Mortgage Rates Edging Back Toward Recent Highs

One important disclaimer right upfront: there’s no real need to concern yourself with recent day-to-day movement in mortgage rates if your goal is to witness something significant.  As we discussed yesterday, things have been very sideways and have exhibited a distinct lack of volatility. Today’s movement happened to be toward slightly higher rates.  It’s not a huge departure from yesterday’s offerings.  But because the recent range is so narrow, and because the past two days have seen rates move higher, we’re now closer to the highest rates of the month after seeing the lowest rates of the month on Tuesday.
Source: Mortgage News Daily

Powell Says Old Things in New Ways and Bonds Don't Like It

Powell Says Old Things in New Ways and Bonds Don’t Like It

It was day 2 for Fed Chair Powell’s congressional testimony.  These are normally uneventful as any bombshells for the week are typically dropped in the previous day’s testimony.  But Powell put a different spin on things today thanks to one particularly worthwhile question in which he was asked to define what it meant for the economy to evolve as expected (an important definition considering this is the condition that has to be met for the Fed to proceed with the 2 additional hikes it thinks will probably be appropriate).  It turns out the bar isn’t as high as the market may have thought.  Bonds were already on the run due to hefty corporate issuance and Jobless Claims data that failed to inspire the same sort of surprise as the previous 2 weeks.  Powell’s relative hawkishness simply offered no objection to the selling pressure.

Econ Data / Events

Jobless Claims

264k vs 260k f’cast, 262k prev

Continued Claims

1.759m vs 1.782m f’cast

Market Movement Recap

08:37 AM Flat in Asia, initially weaker in Europe, but a friendly bounce followed the BOE announcement and Jobless Claims data.  10yr up just under 1bp at 3.736 and MBS down less than an eighth after accounting for illiquidity.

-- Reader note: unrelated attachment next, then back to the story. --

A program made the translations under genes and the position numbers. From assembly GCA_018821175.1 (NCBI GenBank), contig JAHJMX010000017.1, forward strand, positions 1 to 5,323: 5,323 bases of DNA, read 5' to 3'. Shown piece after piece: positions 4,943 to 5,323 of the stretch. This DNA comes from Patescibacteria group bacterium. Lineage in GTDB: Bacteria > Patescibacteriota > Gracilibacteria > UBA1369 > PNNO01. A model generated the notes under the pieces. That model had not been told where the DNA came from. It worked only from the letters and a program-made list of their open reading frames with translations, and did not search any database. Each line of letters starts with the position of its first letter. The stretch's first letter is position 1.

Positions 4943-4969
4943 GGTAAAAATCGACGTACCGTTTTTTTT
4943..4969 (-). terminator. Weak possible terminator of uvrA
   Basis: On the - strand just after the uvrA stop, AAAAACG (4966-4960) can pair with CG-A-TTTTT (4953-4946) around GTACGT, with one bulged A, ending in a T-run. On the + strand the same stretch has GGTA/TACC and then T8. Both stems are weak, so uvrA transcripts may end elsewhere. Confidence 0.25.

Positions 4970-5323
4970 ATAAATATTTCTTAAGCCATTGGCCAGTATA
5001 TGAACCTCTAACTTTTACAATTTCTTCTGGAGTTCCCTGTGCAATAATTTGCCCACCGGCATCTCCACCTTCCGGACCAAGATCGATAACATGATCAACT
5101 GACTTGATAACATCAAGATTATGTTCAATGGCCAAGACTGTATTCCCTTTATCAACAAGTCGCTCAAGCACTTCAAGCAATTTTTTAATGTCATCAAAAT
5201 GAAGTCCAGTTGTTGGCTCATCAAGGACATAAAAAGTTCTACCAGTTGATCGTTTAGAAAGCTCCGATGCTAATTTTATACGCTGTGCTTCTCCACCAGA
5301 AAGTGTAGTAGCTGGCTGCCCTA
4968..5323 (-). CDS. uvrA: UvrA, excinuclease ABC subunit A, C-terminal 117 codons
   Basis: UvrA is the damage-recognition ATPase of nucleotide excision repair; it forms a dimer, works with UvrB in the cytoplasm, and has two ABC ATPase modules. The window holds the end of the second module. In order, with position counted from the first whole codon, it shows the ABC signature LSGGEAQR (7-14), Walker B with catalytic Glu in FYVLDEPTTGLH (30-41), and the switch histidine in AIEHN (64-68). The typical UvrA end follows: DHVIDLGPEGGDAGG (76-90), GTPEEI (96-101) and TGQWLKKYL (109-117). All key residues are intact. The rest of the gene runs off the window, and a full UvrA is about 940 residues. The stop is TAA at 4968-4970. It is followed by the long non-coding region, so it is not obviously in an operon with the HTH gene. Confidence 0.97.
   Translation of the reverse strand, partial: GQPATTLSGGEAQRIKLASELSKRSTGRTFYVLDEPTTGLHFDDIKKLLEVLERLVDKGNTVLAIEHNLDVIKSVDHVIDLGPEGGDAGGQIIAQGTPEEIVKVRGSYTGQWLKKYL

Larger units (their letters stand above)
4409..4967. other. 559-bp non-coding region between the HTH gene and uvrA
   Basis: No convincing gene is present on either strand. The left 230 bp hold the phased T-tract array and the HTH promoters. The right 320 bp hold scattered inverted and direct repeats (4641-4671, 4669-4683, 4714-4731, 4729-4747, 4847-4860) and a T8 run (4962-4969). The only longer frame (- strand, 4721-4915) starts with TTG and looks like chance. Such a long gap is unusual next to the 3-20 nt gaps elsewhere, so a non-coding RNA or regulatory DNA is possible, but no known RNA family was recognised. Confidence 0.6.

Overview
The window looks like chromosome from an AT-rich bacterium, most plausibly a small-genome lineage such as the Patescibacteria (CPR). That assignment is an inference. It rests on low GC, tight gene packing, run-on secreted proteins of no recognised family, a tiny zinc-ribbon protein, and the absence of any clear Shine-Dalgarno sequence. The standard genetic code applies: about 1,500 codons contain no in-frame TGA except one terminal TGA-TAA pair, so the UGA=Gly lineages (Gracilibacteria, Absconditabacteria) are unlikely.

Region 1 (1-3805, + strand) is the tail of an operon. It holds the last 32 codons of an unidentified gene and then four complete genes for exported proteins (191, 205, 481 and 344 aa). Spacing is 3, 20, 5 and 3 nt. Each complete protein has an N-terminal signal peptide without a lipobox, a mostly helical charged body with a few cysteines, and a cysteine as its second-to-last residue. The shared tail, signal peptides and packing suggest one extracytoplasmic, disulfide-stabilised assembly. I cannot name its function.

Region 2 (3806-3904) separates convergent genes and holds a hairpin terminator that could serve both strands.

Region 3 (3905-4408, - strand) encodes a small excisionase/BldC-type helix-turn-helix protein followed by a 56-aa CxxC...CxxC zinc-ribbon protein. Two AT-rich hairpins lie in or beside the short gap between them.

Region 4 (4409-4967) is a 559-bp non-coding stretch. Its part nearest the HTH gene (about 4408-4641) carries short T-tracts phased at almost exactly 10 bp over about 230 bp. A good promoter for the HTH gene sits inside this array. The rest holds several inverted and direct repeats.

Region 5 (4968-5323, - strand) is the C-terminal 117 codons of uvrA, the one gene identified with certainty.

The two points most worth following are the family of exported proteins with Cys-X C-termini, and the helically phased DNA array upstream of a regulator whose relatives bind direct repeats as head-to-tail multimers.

09:15 AM quick reversal into negative territory with little to blame apart from corporate debt issuance.  10yr up 5bps at 3.779.  MBS down just over a quarter point. 

02:01 PM Weakness leveling off in early PM hours.  10yr up 6.4bps at 3.791.  MBS down just over 3/8ths of a point.

03:41 PM MBS at lows, down nearly half a point.  10yr up 7.5bps at 3.802.
Source: Mortgage News Daily

Two Ways to Look at Existing Home Sales

The reality of the home sales market is in the eye of the beholder these days and the just-released Existing Home Sales report doesn’t shed much light.  The National Association of Realtors (NAR) logged an annual pace of 4.3 million units, essentially unchanged from last month’s 4.28m and close enough to the median forecast of 4.25m.   Existing sales bottomed in January at 4.0m units, and you’d have to go back to 2010 to find anything lower.  The bounce back since then has lacked a certain sense of urgency, but that’s not a huge surprise given the persistence of mortgage rates near 7%.  A frequent observation is that the rapid rise in rates has homeowners reluctant to give up the low rates achieved in 2020 through early 2022, thus crimping supply and restricting sales. The housing market has certainly managed to post a lot more inventory at rates this high, but only have years of getting used to them (not to mention the fact that rates were still generally falling from the ultra-high levels of the early 80s at the time). A chart of actual sales (as opposed to inventory) versus mortgage rates suggests that the ultra-low rates achieved in 2020 through early 2022 also helped pull forward a few years worth of housing demand. All that having been said, those who continue to lament inventory being a bigger issue in the resale market certainly have a leg to stand on.  The difference in “months of supply” versus the new homes market is very enlightening in that regard. 
Source: Mortgage News Daily

Claims, Powell, and Corporate Issuance Reinforcing Range

Have you heard the one about the 3.72-3.84 range?  While we haven’t seen much of the ceiling this week, the floor is getting a workout.  Yesterday afternoon saw 3.72 block a late day rally attempt.  Now this morning, it is serving as a springboard for a bounce back up toward the top of the range.  Blame can be assigned in some combination to Jobless Claims holding steady, elevated corporate issuance, and Powell’s ability to find new ways to say old things.